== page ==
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Showing posts from February, 2024

Cancer and Black History

Dr. LaSalle D. Leffall Jr. was an African American surgeon and cancer researcher who made significant contributions to the field of oncology. Born in 1930 in Tallahassee, Florida, Dr. Leffall faced racial discrimination and segregation throughout his early life. Despite these challenges, he excelled academically and went on to become the first African American to graduate from the University of Florida College of Medicine in 1952. Dr. Leffall's interest in cancer research and treatment led him to pursue a career in surgical oncology. He became a pioneer in the field, specializing in the treatment of colorectal cancer and other malignancies. Throughout his career, he held various leadership positions, including serving as the President of the American Cancer Society and the American College of Surgeons. In addition to his clinical work, Dr. Leffall was a passionate advocate for cancer prevention and education, particularly within the African American community. He recognized the dis

Cancer & Black History ,

This the one ya'll This woman right here !! This woman is the fucking truth !    Dr. Hadiyah-Nicole Green is an African American physicist and cancer researcher who is known for her groundbreaking work in the field of cancer treatment using laser-activated nanoparticles. Born in St. Louis, Missouri, Dr. Green grew up in a community where she witnessed the devastating impact of cancer, particularly among African Americans. Dr. Green's passion for cancer research was ignited when she lost both her aunt and uncle to cancer. Determined to find a solution, she pursued a career in science and earned her bachelor's degree in physics from Alabama A&M University. She then went on to complete her master's and doctoral degrees in physics at the University of Alabama at Birmingham (UAB). During her graduate studies, Dr. Green developed a novel cancer treatment method using laser-activated nanoparticles. This innovative approach involves injecting nanoparticles into cancer c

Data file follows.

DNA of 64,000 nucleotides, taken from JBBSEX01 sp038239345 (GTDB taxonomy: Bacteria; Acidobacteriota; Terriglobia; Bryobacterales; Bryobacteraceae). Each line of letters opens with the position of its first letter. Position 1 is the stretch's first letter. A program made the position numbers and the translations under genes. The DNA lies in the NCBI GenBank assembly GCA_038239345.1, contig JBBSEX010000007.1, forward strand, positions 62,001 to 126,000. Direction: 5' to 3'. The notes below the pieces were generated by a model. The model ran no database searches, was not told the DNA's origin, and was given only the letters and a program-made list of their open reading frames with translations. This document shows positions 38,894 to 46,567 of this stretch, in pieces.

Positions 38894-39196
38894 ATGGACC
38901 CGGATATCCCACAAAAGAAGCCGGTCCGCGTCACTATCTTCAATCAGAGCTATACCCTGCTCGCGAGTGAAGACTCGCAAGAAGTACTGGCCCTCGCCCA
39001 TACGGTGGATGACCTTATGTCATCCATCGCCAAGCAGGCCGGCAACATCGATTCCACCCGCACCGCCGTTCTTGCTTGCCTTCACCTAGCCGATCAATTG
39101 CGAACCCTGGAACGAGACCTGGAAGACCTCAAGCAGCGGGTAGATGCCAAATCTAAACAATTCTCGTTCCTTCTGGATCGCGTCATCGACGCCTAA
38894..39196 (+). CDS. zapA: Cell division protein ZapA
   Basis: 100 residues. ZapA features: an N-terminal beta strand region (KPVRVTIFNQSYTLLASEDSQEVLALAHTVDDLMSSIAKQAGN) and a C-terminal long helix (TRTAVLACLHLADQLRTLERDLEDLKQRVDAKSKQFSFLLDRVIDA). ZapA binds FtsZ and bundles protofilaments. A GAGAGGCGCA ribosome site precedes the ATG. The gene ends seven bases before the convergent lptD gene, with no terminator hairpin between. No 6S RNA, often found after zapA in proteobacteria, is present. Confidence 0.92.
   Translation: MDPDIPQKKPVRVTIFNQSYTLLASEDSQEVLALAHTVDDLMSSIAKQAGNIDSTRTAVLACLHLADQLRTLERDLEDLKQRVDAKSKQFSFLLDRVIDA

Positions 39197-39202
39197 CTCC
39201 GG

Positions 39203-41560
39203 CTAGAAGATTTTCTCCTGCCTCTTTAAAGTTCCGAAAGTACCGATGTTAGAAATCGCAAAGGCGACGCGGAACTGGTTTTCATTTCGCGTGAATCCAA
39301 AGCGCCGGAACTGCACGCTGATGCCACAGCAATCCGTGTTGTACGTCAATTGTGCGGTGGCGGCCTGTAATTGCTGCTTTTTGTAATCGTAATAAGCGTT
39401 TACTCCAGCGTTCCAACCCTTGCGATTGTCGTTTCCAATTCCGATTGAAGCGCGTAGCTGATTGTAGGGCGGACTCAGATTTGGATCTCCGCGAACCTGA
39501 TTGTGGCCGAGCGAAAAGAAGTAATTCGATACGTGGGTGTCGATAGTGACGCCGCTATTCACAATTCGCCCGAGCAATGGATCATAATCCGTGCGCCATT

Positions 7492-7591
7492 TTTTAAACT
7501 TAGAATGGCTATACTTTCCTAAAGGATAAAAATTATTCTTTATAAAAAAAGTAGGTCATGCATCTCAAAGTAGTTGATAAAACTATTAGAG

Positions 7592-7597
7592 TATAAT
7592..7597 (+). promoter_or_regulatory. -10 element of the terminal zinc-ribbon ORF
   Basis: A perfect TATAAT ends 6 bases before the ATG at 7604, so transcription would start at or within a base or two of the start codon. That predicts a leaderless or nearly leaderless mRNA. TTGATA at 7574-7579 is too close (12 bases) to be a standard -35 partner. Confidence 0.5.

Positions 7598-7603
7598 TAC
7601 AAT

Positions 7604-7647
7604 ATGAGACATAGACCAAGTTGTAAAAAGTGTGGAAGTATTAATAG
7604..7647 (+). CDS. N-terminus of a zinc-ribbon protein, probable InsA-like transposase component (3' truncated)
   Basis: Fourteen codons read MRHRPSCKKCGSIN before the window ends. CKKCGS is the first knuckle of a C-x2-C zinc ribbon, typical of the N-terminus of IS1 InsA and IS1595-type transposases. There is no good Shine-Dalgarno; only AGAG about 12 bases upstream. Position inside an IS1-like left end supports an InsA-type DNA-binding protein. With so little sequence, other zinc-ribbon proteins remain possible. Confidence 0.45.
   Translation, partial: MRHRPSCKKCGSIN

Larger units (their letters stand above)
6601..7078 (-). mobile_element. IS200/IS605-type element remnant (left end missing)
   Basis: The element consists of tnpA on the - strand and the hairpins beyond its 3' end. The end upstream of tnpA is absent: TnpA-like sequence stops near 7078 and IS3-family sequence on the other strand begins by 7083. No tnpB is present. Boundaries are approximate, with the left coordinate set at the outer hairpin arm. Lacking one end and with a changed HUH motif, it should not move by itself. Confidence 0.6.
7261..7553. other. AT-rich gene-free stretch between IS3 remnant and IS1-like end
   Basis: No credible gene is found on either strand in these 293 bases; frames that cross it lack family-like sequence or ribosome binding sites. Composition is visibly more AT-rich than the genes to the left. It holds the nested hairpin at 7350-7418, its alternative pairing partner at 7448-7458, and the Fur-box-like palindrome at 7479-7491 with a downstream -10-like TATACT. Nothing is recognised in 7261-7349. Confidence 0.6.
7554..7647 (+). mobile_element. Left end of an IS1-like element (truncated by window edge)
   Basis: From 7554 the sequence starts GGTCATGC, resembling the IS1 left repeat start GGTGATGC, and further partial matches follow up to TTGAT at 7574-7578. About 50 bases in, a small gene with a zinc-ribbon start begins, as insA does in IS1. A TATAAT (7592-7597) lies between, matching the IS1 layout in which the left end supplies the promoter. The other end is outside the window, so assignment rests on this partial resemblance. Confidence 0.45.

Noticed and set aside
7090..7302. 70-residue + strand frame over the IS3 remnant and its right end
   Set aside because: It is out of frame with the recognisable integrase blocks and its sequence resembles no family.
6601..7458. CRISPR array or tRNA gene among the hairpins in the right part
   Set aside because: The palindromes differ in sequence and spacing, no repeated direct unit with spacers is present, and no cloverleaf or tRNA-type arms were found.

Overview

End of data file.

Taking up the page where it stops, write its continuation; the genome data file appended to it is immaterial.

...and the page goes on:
Cancer & Black History

Dr. Otis W. Brawley is an African American physician and cancer researcher who has made significant contributions to the field of oncology. Born on October 5, 1959, in Atlanta, Georgia, Dr. Brawley grew up witnessing the devastating impact of cancer on his community, which fueled his passion for finding solutions to this disease. After completing his undergraduate studies at the University of Chicago, Dr. Brawley earned his medical degree from the University of Chicago's Pritzker School of Medicine. He then went on to complete his residency in internal medicine at Case Western Reserve University and a fellowship in medical oncology at the National Cancer Institute. Throughout his career, Dr. Brawley has held various prestigious positions in the field of cancer research and advocacy. From 2007 to 2018, he served as the Chief Medical and Scientific Officer of the American Cancer Society (ACS), where he played a crucial role in shaping the organization's cancer prevention and cont
The price of hating other human beings is loving oneself less. -Eldridge Cleaver Jails and prisons are designed to break human beings, to convert the population into specimens in a zoo - obedient to our keepers, but dangerous to each other. -Angela Davis   Success is not...

Cancer & Black History

Sheryl Lee Ralph was born on December 30, 1956, in Waterbury, Connecticut. She is a renowned actress, singer, and activist, known for her work on stage and screen. Ralph gained fame for her role as Deena Jones in the original Broadway production of "Dreamgirls" and has since had a successful career in both theater and television. In 2001, Ralph was diagnosed with breast cancer during a routine mammogram. She underwent a lumpectomy and radiation treatments. Following her diagnosis, Ralph became a vocal advocate for breast cancer awareness, particularly within the African American community. Ralph founded the Diva Foundation in 1990, an organization dedicated to raising awareness about HIV/AIDS and providing support to those affected by the disease. After her breast cancer diagnosis, she expanded the foundation's mission to include breast cancer education and support. Through the Diva Foundation, Ralph has organized numerous events and campaigns to promote early detection,

Tips for after Double Mastectomy